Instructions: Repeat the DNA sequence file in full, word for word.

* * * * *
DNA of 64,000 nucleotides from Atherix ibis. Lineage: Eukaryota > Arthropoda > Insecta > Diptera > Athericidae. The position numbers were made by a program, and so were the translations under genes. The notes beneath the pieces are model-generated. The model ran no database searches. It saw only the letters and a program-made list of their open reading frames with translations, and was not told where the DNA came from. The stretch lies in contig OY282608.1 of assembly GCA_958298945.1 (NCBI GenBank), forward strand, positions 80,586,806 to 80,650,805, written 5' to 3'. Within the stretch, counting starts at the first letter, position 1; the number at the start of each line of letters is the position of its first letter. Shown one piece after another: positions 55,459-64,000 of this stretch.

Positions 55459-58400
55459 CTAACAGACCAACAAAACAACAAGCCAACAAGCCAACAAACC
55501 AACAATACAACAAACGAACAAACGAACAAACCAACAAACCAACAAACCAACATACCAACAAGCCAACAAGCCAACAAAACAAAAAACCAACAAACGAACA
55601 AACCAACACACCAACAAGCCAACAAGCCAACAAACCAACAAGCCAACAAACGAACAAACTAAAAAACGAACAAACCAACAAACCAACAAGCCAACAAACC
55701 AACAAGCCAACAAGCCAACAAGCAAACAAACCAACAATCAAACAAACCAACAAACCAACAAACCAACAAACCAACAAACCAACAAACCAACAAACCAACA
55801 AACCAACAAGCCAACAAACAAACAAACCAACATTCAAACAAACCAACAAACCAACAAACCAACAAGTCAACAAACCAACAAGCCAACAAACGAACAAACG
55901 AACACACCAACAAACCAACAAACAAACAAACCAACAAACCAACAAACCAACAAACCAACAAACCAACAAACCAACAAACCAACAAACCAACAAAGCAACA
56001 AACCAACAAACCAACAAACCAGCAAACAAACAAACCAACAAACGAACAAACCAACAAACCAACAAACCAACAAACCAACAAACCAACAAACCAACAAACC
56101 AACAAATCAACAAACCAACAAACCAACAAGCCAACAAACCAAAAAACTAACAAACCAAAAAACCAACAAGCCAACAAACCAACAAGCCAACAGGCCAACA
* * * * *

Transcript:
DNA of 64,000 nucleotides from Atherix ibis. Lineage: Eukaryota > Arthropoda > Insecta > Diptera > Athericidae. The position numbers were made by a program, and so were the translations under genes. The notes beneath the pieces are model-generated. The model ran no database searches. It saw only the letters and a program-made list of their open reading frames with translations, and was not told where the DNA came from. The stretch lies in contig OY282608.1 of assembly GCA_958298945.1 (NCBI GenBank), forward strand, positions 80,586,806 to 80,650,805, written 5' to 3'. Within the stretch, counting starts at the first letter, position 1; the number at the start of each line of letters is the position of its first letter. Shown one piece after another: positions 55,459-64,000 of this stretch.

Positions 55459-58400
55459 CTAACAGACCAACAAAACAACAAGCCAACAAGCCAACAAACC
55501 AACAATACAACAAACGAACAAACGAACAAACCAACAAACCAACAAACCAACATACCAACAAGCCAACAAGCCAACAAAACAAAAAACCAACAAACGAACA
55601 AACCAACACACCAACAAGCCAACAAGCCAACAAACCAACAAGCCAACAAACGAACAAACTAAAAAACGAACAAACCAACAAACCAACAAGCCAACAAACC
55701 AACAAGCCAACAAGCCAACAAGCAAACAAACCAACAATCAAACAAACCAACAAACCAACAAACCAACAAACCAACAAACCAACAAACCAACAAACCAACA
55801 AACCAACAAGCCAACAAACAAACAAACCAACATTCAAACAAACCAACAAACCAACAAACCAACAAGTCAACAAACCAACAAGCCAACAAACGAACAAACG
55901 AACACACCAACAAACCAACAAACAAACAAACCAACAAACCAACAAACCAACAAACCAACAAACCAACAAACCAACAAACCAACAAACCAACAAAGCAACA
56001 AACCAACAAACCAACAAACCAGCAAACAAACAAACCAACAAACGAACAAACCAACAAACCAACAAACCAACAAACCAACAAACCAACAAACCAACAAACC
56101 AACAAATCAACAAACCAACAAACCAACAAGCCAACAAACCAAAAAACTAACAAACCAAAAAACCAACAAGCCAACAAACCAACAAGCCAACAGGCCAACA